WILHELM JUNKER (1840-1892), German explorer of Africa, was born at Moscow on the 6th of April 1840. He studied medicine at Dorpat, Göttingen, Berlin and Prague, but did not practise for long. After a series of short journeys to Iceland, Tunis and Lower Egypt, he remained almost continuously in eastern Equatorial Africa from 1875 to 1886, making first Khartum and afterwards Lado the base of his expeditions, Junker was a leisurely traveller and a careful observer; his main object was to study the peoples with whom he came into contact, and to collect specimens of plants and animals, and the result of his investigations in these particulars is given in his Reisen in Afrika (3 vols., Vienna, 1889-1891), a work of high merit. An English translation by A. H. Keane was published in 1890-1892. Perhaps the greatest service he rendered to geographical science was his investigation of the Nile-Congo watershed, when he successfully combated Georg Schweinfurth's hydrographical theories and established the identity of the Welle and Ubangi. The Mahdist rising prevented his return to Europe through the Sudan, as he had planned to do, in 1884, and an expedition, fitted out in 1885 by his brother in St Petersburg, failed to reach him. Junker then determined to go south. Leaving Wadelai on the 2nd of January 1886 he travelled by way of Uganda and Tabora and reached Zanzibar in December 1886. In 1887 he received the gold medal of the Royal Geographical Society. As an explorer Junker is entitled to high rank, his ethnographical observations in the Niam-Niam (Azandeh) country being especially valuable. He died at St Petersburg on the 13th of February 1892.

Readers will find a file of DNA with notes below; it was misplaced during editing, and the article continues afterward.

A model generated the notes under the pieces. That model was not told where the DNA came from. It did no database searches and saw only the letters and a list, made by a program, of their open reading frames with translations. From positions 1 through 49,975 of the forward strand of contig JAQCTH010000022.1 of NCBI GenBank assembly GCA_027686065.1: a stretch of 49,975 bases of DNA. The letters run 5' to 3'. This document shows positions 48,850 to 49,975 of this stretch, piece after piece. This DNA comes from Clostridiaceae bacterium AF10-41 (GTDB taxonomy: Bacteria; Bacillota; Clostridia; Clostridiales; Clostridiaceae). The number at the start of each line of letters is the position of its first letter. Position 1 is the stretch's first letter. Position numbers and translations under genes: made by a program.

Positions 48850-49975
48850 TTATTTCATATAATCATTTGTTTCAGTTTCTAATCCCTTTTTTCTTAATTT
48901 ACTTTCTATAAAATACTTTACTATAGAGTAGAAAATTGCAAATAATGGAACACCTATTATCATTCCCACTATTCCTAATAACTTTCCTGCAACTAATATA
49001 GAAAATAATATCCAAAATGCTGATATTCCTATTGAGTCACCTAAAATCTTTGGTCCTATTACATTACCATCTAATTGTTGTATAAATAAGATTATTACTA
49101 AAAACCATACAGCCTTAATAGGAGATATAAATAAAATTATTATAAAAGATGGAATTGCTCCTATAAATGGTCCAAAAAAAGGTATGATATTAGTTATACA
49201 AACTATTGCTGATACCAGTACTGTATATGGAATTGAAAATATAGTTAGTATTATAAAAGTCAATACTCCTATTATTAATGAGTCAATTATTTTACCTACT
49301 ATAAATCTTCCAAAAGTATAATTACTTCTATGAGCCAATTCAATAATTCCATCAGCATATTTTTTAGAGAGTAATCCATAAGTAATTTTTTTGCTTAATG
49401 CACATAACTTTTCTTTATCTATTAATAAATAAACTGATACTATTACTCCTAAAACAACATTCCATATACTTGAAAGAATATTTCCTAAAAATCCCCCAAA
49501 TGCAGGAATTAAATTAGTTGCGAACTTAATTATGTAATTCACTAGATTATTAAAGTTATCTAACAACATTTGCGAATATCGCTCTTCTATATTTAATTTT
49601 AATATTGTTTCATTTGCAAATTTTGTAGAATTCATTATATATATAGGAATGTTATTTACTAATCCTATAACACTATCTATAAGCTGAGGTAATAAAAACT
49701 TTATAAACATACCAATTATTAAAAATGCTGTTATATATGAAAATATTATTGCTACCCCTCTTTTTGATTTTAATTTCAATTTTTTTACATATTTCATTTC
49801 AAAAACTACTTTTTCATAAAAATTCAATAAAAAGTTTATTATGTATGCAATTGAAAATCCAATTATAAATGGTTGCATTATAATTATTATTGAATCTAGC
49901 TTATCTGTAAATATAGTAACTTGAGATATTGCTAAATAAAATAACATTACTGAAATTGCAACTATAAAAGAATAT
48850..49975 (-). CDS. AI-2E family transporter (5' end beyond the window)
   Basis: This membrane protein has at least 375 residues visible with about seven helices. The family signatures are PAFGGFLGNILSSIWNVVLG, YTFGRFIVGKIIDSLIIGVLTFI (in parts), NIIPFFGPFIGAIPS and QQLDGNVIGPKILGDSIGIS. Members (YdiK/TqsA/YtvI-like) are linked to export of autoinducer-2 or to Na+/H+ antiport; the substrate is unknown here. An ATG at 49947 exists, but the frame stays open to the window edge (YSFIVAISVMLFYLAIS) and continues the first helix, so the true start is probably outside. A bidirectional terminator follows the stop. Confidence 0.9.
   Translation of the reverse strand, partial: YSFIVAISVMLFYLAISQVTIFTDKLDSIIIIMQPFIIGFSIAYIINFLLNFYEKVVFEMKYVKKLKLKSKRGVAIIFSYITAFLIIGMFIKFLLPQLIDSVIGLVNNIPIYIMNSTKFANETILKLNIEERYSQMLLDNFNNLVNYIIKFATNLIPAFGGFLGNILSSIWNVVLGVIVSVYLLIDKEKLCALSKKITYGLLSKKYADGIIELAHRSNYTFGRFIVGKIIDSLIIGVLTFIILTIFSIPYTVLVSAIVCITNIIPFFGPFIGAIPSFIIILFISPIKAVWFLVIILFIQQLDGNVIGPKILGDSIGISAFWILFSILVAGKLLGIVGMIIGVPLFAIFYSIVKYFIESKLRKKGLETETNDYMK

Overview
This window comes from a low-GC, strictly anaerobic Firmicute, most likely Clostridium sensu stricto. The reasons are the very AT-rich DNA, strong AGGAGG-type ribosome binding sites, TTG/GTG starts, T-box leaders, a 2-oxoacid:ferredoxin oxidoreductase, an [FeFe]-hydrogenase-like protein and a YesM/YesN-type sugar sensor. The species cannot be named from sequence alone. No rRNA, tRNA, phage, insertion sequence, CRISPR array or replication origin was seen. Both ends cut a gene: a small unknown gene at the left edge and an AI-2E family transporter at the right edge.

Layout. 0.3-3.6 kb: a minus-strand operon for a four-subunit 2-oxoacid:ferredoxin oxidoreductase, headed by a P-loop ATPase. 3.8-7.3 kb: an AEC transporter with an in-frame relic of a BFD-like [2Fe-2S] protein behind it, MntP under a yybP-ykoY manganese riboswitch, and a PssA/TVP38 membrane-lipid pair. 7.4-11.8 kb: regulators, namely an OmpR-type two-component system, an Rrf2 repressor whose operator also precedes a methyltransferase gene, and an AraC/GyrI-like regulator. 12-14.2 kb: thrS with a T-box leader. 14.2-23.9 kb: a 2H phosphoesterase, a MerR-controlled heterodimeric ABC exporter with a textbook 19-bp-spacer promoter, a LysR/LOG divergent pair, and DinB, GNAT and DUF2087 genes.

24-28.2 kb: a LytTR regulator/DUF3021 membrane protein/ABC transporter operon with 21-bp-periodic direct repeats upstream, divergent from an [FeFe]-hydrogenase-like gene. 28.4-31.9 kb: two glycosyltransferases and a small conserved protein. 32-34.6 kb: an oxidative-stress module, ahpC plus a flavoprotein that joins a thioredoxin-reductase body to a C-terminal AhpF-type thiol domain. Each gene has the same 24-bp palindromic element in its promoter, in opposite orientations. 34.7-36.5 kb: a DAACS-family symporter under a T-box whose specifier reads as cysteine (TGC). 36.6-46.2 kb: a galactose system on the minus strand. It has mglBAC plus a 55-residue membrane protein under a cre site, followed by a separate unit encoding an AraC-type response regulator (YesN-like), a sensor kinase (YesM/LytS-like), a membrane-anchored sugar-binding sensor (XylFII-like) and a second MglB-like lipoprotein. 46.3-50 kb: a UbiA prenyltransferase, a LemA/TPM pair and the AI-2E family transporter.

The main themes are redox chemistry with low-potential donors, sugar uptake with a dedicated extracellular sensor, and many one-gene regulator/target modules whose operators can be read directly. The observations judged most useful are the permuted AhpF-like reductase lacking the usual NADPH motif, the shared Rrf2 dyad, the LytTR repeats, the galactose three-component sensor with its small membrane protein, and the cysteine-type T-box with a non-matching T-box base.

See the biographical notice by E. G. Ravenstein in Proceedings of the Royal Geographical Society (1892), pp. 185-187.
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